The Cumberland County Elks Lodge #2751 Veterans Services Committee is in the moving business, loading up trucks with furniture and other items and driving them to various locations in and around Cumberland County.
Unlike the majority of moving businesses, this one is on the “house.”
Over the past year, an average of four to six committee members delivered donated furniture to 16 displaced veterans. The items included beds up to queen size, sofas, loveseats, chairs, tables, small appliances and wall decorations.
The veterans have been identified through HUD-Veterans Affairs Supportive Housing (VASH) and live in subsidized housing. When they move in, the homes are vacant. Thanks to the Veterans Committee and the generosity of various individuals and groups, more than a dozen didn’t remain that way for long.
The move to help displaced vets started with a committee member who’s a realtor, and a listing in Fairfield Glade.
When the out-of-state sellers told Kathy Brennan she could take whatever furniture she wanted from the home, the Crossville resident suddenly had the solution to how the VSC could help veterans in a truly meaningful way.
“We were trying to figure out more ways to help veterans,” Brennan said. “We wanted to go beyond dinners and plaques. You can’t eat a plaque.”
When a friend and fellow realtor passed away, her family asked Brennan to take the belongings out of her apartment. She now had two households of furniture and, through a subsequent call to the Veterans Administration and working with various nonprofit agencies, helped establish a program that delivers far more than plaques.
“It was Kathy’s brainchild,” said committee chairman Joe Girten. “That started the process and it went from there. Another member, Debbie Ormsby (née Tanacea) and her husband Tom latched onto it like bulldogs. She put the word out and started accepting donations. We started with one storage locker and then added a second, and even borrowed part of a third from a friend of Kathy’s to hold everything we’d gotten.”
Brennan comes from a military family and served as a volunteer aide at Great Lakes Naval Hospital during the Vietnam War.
“Veterans and children are my passion,” Brennan said. “No one should have to sleep in a tent. I’m excited about this program. We’re not just providing basics. It’s like a new home.”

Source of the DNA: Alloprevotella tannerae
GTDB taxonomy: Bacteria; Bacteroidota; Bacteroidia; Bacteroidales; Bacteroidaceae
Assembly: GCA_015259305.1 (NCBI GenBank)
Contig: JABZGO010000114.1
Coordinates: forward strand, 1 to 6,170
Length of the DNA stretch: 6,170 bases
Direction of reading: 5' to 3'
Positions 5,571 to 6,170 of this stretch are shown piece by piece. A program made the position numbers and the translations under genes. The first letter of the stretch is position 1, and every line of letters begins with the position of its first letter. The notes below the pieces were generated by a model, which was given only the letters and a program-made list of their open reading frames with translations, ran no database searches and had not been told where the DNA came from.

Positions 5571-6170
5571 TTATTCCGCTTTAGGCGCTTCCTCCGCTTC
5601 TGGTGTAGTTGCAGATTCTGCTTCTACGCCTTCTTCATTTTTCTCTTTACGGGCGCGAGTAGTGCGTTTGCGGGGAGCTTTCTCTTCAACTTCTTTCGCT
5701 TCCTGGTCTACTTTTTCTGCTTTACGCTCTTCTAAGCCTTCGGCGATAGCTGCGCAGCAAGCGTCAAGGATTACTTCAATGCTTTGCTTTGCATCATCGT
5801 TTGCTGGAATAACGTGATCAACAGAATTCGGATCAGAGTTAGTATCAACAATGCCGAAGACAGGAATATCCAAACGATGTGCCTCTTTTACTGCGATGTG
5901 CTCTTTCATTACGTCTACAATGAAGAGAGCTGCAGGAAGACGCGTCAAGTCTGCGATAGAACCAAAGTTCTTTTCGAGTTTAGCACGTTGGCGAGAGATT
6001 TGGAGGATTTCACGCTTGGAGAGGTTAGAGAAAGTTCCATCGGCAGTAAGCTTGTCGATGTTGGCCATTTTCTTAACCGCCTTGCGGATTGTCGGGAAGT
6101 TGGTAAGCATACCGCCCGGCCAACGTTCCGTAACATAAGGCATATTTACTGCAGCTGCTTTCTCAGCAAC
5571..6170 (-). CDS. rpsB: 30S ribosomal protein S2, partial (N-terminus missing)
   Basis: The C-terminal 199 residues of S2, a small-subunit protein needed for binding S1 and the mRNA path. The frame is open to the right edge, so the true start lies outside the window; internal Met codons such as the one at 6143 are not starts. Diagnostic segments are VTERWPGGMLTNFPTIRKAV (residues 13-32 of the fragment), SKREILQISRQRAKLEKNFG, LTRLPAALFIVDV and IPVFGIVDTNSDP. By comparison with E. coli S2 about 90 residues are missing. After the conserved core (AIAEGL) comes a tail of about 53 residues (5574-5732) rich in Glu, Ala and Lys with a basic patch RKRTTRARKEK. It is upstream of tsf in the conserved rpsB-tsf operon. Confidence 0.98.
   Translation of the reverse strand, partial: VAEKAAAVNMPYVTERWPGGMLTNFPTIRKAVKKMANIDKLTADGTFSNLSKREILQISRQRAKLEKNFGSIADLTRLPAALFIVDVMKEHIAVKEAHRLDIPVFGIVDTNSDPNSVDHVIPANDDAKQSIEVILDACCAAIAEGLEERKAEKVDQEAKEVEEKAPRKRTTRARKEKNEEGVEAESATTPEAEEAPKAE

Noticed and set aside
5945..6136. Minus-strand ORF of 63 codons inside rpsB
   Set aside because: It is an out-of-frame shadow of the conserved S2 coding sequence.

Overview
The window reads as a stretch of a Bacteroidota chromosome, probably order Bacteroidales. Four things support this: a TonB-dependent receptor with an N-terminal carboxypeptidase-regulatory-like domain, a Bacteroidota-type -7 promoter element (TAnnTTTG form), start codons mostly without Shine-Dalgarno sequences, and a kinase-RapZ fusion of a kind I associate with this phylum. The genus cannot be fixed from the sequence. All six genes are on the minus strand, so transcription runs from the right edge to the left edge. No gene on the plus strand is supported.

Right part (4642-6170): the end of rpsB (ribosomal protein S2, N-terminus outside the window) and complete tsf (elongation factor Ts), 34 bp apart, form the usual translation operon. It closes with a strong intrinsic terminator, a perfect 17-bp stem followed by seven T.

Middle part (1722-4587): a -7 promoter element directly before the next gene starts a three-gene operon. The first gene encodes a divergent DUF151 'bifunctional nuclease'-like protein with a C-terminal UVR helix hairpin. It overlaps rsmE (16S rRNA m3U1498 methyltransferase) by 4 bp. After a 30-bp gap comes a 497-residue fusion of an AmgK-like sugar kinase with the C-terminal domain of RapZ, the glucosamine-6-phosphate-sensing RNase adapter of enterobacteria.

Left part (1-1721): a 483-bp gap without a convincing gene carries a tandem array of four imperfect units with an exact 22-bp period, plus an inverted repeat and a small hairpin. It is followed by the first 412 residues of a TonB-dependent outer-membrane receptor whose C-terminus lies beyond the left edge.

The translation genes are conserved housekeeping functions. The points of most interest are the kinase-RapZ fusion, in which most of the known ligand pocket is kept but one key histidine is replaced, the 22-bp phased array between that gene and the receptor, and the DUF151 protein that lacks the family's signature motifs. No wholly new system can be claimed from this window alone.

Girten said most of the furniture they get is in good shape.
“We tell people if it’s something you would give your family, we’ll take it,” Girten said. “We’re not a junk removal company.”
If they get something of value that needs a slight upgrade, they’ll enlist the services of Angie Lamie, a retired Air Force chief master sergeant and chalk artist with a knack for restoring things to their former luster.
“We also have members who have refurbishing and repair experience who will take a piece and make it like new again,” Girten said.
The committee “keeps its ears to the ground” when it comes to donations, working with veteran groups, thrift stores and community members. They’ll do any minor repairs before placing the items in storage. Girten’s wife, Marion, a committee member and retired Naval chief petty officer, keeps an inventory that enables her to keep track of what they have and fill specific requests.
As with her husband, Marion enjoys helping veterans.
“There is nothing more rewarding than seeing the joy and gratitude on their faces when we fill their homes with furniture,” she said. “Not only furniture is delivered, but hope as well. It’s been an incredible experience.”
Most of the donations, Girten said, have gone outside of Cumberland County to Bledsoe and Putnam counties.
“There isn’t a lot of demand here,” he said. “Cumberland is a pretty affluent area, and the available subsidized housing is limited.”
The rewards aren’t monetary but come in the form of tearful thanks and a hug or a thank you card from appreciative veterans.
“We made a delivery to a vet in his 60s,” Girten said. “He gave us a thank you card in which he wrote how much of a difference we made in his life.”
Dana Fordice is an Army veteran who left an abusive spouse in North Carolina earlier this year. She and her 10-year-old grandson came to Tennessee and lived in motel rooms and the home of friends from church for several months before moving into a subsidized home in Cookeville, June 4. That same day, the VSC made a delivery to her new home.
“They were wonderful,” Fordice said. “They brought a couch, tables, chairs, lamps, a queen-sized mattress, box spring and frame, bookshelves, and an extra nice patio set. If it weren’t for them, I’d still be looking for furniture on a limited budget and trying to figure out how to pay for delivery. It’s such a huge blessing. I glorify God for all their help.”
The Tennessee Valley Healthcare System works with veterans and their families to maintain housing through the HUD-VASH program and relies on partners in the community to link the veterans with various resources. Girten contacted the office last fall and asked how the Veterans Services Committee could help with the housing program. A partnership was born.
“The HUD-VASH program and veterans in the program have been very grateful for the work of the Cumberland County Elks Lodge,” said Charles Cobble, HUD-VASH case manager for the Upper Cumberland Region. “Not only are the Elks working to obtain furnishings for veterans who have been housed in the HUD-VASH program, but they have also acknowledged that veterans often experience some type of disability and have worked to deliver and set up this furniture for the veteran and their families.”